In general, this follows from the definition. Eclipse has positioned itself as an abstract platform for building anything was (using append plug-ins), and IDEA is positioning itself as a “smart IDE for Java». So it is.
For the sake of interest I will try to include some aspects in which the Eclipse, possibly steeper than IDEA:
· Eclipse is beautiful. All this fuss about SWT and native controls worthed it.
· Eclipse looks like a solid well thought-out application with fonts and icons, while the IDEA at first glance looks like a laptop hack with icons and awkward interface.
· Support for the project structure is richer in Eclipse.
· There is a project consisting of modules, and the Eclipse is the workspace, consisting of projects, but they can also close / open, the grouping and hide in IDEA.
· It seems is it easier to write plug-ins in Eclipse.
· And after all, Eclipse is free.

I would like to know what do you think about it?

Thank you so much and you are welcome with your comments.

Best regards,
Elvira Golyak
Altabel Group – Professional Software Development

If you don’t know what Eclipse is, I would strongly recommend you to look at the Eclipse web-pages. The very first statement on the main page will make everything clear to you: “Eclipse is a universal tool platform – an open extendable IDE for everything you want to create and for nothing specific”. It is a real Suisse army subdivision in the software tools area.
Here are two comments, left by different developers, who share their experience of using Eclipse platform:

Developer 1: I think the tools like Eclipse make too much for a lazy programmer. When I see how far more you can make, when such a wonderful tool eliminates trivial coding tasks, it is hard for me to understand how a professional can do without the tool like Eclipse. Eclipse is a very good assistant for reconciled formatting, intuitive debugging, built-in support of CVS and Junit, summary and class hierarchy and graphical interface.
Developer 2: It was useful to study the using of development tools with an advanced graphical interface like Eclipse. It eliminates much of trivial work, giving me more time to think about a significant code and important algorithms.

Does it sound too good to be the truth? Most of us know, if a tool is to make everything, it does nothing. But it’s not the same for Eclipse. I will provide you with some of its advantages:
• provides reconciled set of possibilities for most of the platforms
• apart from Java, it supports other languages
• many flexible tools and frameworks for building various types of applications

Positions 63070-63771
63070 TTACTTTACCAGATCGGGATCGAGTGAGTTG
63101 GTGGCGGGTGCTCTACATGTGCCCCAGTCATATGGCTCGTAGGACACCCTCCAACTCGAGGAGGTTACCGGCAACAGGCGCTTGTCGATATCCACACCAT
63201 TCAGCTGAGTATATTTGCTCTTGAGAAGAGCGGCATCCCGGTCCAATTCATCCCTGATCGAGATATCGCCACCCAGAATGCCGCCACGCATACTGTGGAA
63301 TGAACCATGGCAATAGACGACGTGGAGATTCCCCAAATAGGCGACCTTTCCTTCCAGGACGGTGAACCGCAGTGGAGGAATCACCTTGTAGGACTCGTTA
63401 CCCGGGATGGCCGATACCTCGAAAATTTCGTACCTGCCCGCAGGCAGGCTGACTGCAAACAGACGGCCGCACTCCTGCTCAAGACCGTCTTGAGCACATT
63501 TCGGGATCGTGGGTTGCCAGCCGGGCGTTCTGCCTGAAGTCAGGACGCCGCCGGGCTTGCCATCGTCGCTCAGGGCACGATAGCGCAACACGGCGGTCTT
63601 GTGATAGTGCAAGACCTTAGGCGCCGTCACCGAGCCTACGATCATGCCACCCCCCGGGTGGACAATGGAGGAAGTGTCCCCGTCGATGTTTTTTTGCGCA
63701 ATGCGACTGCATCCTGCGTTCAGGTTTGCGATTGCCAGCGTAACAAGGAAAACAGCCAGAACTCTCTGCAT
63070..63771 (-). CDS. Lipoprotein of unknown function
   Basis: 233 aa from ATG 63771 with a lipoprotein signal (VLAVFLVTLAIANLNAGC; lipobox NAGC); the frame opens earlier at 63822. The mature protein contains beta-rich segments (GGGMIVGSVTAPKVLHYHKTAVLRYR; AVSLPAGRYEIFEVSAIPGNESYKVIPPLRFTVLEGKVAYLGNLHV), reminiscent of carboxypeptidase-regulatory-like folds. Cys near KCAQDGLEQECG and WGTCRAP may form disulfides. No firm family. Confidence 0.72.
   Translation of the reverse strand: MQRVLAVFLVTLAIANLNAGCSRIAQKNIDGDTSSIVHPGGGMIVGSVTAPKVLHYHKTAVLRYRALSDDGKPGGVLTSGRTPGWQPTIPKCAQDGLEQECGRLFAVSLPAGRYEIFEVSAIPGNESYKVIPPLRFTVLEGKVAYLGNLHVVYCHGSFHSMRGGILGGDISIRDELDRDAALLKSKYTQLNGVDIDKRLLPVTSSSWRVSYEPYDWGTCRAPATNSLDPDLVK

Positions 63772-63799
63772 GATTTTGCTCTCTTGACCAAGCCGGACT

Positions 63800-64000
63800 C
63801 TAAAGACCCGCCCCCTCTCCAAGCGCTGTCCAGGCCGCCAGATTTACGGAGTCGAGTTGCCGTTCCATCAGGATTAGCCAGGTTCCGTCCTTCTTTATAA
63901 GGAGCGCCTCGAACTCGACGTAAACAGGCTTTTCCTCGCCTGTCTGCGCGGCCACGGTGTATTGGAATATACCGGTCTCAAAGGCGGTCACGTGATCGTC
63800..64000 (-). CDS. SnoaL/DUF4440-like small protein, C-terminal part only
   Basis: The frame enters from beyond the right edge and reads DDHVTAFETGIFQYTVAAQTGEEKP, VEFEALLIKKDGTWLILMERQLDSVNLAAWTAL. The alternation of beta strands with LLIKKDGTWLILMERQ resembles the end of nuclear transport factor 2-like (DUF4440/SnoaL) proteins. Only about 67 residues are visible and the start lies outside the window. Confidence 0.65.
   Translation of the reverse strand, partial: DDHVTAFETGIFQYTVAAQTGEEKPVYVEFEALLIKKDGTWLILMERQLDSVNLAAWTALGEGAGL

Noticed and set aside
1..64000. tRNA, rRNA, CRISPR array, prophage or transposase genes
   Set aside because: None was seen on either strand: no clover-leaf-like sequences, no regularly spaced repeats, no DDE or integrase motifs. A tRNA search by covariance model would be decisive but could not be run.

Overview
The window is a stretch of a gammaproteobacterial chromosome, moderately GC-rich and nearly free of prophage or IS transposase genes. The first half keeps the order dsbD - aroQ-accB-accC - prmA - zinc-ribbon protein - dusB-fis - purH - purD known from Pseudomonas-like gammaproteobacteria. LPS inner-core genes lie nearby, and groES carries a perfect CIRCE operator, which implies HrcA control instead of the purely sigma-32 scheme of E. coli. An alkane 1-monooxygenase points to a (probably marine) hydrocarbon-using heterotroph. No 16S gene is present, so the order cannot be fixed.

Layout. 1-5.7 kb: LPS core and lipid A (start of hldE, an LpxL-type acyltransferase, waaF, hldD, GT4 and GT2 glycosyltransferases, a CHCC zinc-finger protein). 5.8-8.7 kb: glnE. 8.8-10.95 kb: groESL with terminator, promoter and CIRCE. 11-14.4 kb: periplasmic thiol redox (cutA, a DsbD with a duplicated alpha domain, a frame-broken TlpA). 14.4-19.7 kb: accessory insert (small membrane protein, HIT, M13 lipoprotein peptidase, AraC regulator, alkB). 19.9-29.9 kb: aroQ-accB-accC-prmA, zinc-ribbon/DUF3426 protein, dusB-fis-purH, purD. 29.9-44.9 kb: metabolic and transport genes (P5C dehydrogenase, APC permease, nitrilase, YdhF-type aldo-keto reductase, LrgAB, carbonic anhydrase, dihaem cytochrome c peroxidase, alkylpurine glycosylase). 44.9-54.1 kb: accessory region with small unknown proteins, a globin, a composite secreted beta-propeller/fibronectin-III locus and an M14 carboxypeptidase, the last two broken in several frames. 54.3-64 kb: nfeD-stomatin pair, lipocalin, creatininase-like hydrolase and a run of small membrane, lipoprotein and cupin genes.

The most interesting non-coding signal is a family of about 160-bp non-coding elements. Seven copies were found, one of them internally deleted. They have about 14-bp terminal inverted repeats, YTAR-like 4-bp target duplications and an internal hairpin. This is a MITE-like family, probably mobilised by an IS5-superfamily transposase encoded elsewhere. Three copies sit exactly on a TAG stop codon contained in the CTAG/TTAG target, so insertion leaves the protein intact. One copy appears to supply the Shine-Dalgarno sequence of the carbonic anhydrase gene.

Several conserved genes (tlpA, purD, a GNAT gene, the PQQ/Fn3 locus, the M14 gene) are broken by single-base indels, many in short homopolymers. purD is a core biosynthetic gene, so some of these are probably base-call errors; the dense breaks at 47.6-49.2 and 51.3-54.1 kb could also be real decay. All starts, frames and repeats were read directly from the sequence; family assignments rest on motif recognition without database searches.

• it has a free and an open source with a full support as well
• it is really extendable and configurable
• industrial level of development

You will see the real advantages of using Eclipse, when you understand, that it’s not the platform for Java development only. The Eclipse philosophy is embodied in its architecture: to provide a small core, that gives developers a coherent way for system possibilities extension. Every extension or link-up contributes specific functionality into Eclipse configuration, and is to ensure extension points, that another link-up can use.
The link-ups architecture makes it possible for Eclipse to support a number of languages and paradigms. Here are the examples of the link-ups:
• Eclipse C Development Tools (CDT) project (, that is sponsored by Eclipse Foundation, ensures quality support of C++. The project components include editing, debugging support, make-files generators, analysis, search and context help.
• The link-up COBOL ( , sponsored by Eclipse Foundation as well, ensures the same possibilities for CDT.
• EPIC ( contributes programming environment for Perl into Eclipse.
• Pydev ( – one of the several link-ups, that support Python language.

No matter what language you use, check if there is an Eclipse link-up, that will allow you to develop the programs in the language, using Eclipse: Haskell, ML, Prolog и GOO – all of them are supported.
Another huge advantage of using Eclipse is that it provides many tools and frameworks to build your application. They are flexible, so you can do it in several ways according to your requirements. Developers can use the EclipseRT technology to build rich desktop, web, enterprise, and embedded applications, as well as service-oriented architectures (SOA) and applications platforms.

In fact, regardlessly the platform you use, Eclipse acts like an application, made for this platform. When you upload Eclipse, you upload it for your particular platform; it has certain graphic means for every platform. It provides layout and impression, close to original ones, as well as better productivity.
This coherence in layout and impression will give you a big advantage. If you learn navigation through various Eclipse presentations, you will be able to switch from one language or platform to other ones and be sure, that everything works in the same way.

Undoubtfully, developers face some problems, using Eclipse, but it happens with all the products. Some programmers find the ways to break up Eclipse, using a visual editor. Some find Eclipse too slow and “overloaded” with functions, they don’t need. But many of them change their point of view, if they have to debug the code, written by other people. As a whole, their experience has turned out to be very positive and efficient.

I’m eager to learn about your experience of using Eclipse! 

Kind regards,

Nadya Klim

Nadya Klim
Business Development Manager
Altabel Group – Professional Software Development